SDGs: Building a Sustainable Post-COVID Recovery

Focus on the situation in the countries where Dianova operates, especially in the areas of health and addiction treatment

17 SDGs

Spain’s second voluntary national review describes the advances made in each of the nine priority policies approved in 2018 – Image from report, all rights reserved

By Saskia Burn and María Victoria Espada – The High-Level Political Forum on Sustainable Development (HLPF) is the main United Nations (UN) platform for the follow-up and review of the 2030 Agenda for Sustainable Development and the 17 Sustainable Development Goals (SDGs). The Voluntary National Reviews (VNRs) are an integral part of the HLPF. The aim of these reviews is to provide a snapshot of SDG implementation in participating countries.

VNRs: A Snapshot of the Implementation of the SDGs

The reports are voluntary and state-led, and are undertaken by the governments of UN Member States. They reflect the different realities, capacities and levels of development in each country as well as their policy priorities. Ideally, they include assessments by civil society groups, the private sector and other stakeholders of the national and local progress made in achieving the SDGs.

For a more effective implementation of the 2030 Agenda

The VNRs usually have three phases: preparing the review of the SDGs at a national and subnational level, presenting the review at the HLPF, and taking follow-up steps after the forum. The VNRs also contribute to the more effective implementation of the 2030 Agenda and are a key tool for ensuring accountability for the SDGs at both a national and international level.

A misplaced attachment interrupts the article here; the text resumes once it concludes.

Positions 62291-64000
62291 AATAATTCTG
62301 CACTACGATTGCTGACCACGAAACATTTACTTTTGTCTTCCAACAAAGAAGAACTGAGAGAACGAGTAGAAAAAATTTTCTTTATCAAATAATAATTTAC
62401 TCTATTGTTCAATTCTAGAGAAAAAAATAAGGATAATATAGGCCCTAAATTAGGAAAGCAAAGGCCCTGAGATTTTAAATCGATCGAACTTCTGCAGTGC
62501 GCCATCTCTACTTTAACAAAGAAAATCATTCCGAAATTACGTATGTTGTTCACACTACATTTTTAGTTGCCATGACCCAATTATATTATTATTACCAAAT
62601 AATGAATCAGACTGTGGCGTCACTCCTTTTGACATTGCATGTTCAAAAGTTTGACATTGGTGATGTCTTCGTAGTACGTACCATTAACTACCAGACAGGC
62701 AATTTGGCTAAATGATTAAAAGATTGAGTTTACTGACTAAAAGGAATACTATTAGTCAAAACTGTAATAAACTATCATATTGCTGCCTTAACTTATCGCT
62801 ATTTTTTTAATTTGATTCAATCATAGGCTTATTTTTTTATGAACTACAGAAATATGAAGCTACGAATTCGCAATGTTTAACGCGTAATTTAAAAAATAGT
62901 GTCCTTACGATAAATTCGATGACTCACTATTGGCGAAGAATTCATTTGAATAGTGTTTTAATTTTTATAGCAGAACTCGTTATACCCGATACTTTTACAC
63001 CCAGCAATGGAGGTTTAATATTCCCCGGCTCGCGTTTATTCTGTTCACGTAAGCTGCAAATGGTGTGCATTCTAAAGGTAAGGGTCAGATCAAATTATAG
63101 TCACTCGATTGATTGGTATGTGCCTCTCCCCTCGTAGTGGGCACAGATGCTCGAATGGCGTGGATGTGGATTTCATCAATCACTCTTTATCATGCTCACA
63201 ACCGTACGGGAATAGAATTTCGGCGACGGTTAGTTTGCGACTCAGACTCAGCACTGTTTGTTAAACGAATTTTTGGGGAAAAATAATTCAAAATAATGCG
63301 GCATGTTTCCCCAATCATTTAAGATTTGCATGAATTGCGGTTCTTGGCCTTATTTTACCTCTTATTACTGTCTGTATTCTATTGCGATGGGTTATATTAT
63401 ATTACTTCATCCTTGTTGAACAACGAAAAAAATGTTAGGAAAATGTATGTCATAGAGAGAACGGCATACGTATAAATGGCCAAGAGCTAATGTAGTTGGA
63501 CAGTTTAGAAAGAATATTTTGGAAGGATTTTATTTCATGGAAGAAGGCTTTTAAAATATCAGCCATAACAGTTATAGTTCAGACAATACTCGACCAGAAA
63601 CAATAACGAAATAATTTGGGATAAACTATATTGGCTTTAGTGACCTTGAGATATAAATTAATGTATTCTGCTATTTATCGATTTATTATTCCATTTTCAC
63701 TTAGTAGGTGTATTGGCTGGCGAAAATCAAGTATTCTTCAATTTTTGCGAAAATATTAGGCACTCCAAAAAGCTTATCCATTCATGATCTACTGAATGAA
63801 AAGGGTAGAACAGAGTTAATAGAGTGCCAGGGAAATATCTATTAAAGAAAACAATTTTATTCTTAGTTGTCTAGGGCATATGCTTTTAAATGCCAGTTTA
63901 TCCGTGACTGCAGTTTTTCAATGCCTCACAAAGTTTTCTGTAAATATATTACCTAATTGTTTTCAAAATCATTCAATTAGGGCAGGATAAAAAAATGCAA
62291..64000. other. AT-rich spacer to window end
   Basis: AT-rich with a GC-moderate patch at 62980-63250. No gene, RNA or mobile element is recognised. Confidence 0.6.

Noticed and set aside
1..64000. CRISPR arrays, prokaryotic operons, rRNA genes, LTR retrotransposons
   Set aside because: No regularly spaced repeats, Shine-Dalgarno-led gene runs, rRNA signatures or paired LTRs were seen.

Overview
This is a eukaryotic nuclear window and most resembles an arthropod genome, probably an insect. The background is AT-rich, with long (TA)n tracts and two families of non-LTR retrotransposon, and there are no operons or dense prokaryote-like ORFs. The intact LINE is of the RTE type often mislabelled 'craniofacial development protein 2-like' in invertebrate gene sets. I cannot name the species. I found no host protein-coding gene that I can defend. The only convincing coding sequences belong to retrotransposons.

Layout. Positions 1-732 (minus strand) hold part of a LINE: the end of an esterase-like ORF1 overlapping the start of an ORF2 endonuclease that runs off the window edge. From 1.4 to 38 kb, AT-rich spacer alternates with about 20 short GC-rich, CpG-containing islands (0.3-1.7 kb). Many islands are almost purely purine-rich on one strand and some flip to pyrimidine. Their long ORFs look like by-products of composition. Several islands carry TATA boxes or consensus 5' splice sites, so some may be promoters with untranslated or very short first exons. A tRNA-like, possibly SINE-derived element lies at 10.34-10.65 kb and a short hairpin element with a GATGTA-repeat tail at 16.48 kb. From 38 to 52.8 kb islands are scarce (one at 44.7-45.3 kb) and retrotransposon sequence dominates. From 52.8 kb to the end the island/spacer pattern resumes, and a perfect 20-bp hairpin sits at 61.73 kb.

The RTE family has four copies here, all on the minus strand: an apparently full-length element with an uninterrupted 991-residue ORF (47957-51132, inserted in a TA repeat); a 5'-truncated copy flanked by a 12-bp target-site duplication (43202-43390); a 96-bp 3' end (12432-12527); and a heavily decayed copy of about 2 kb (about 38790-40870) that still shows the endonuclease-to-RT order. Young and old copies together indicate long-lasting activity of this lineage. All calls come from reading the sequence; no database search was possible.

Whilst there is no requirement for reviews to be presented at fixed intervals, the UN recommends that all countries prepare at least two VNRs during the SDG period between 2015 and 2030. Upon the conclusion of the HLPF 2021 in July this year, 177 Member States had already presented at least one SDG review. It is worth highlighting that 42 countries successfully prepared a VNR in 2021, despite the tough circumstances imposed by the COVID-19 pandemic.

The goals examined

Throughout the recent VNR sessions, participating countries provided information on the implementation of the SDGs reviewed at the HLPF 2021: SDG 1 (No Poverty), SDG 2 (Zero Hunger), SDG 3 (Good Health and Well-being), SDG 8 (Decent Work and Economic Growth), SDG 10 (Reduced Inequalities), SDG 12 (Responsible Production and Consumption), SDG 13 (Climate Action), SDG 16 (Peace, Justice and Strong Institutions) and SDG 17 (Partnerships for the Goals). This country-level information was supplemented by the UN global report on “Progress towards the Sustainable Development Goals”.

Focus on some of the countries where Dianova is active

SDG 3 cuts across the work of the Dianova network, as shown in the following information provided by Spain, Nicaragua, Norway, Sweden and Uruguay for this SDG. These countries presented VNRs in 2021, and members of the Dianova network are present in these countries. Where possible, information pertaining to Target 3.5 has also been included: Strengthening the prevention and treatment of substance abuse, including narcotic drug abuse and harmful use of alcohol and Indicator 3.5.1: Coverage of treatment interventions (pharmacological, psychosocial and rehabilitation and aftercare services) for substance abuse disorders, both of which are objectives closely related to the work of Dianova.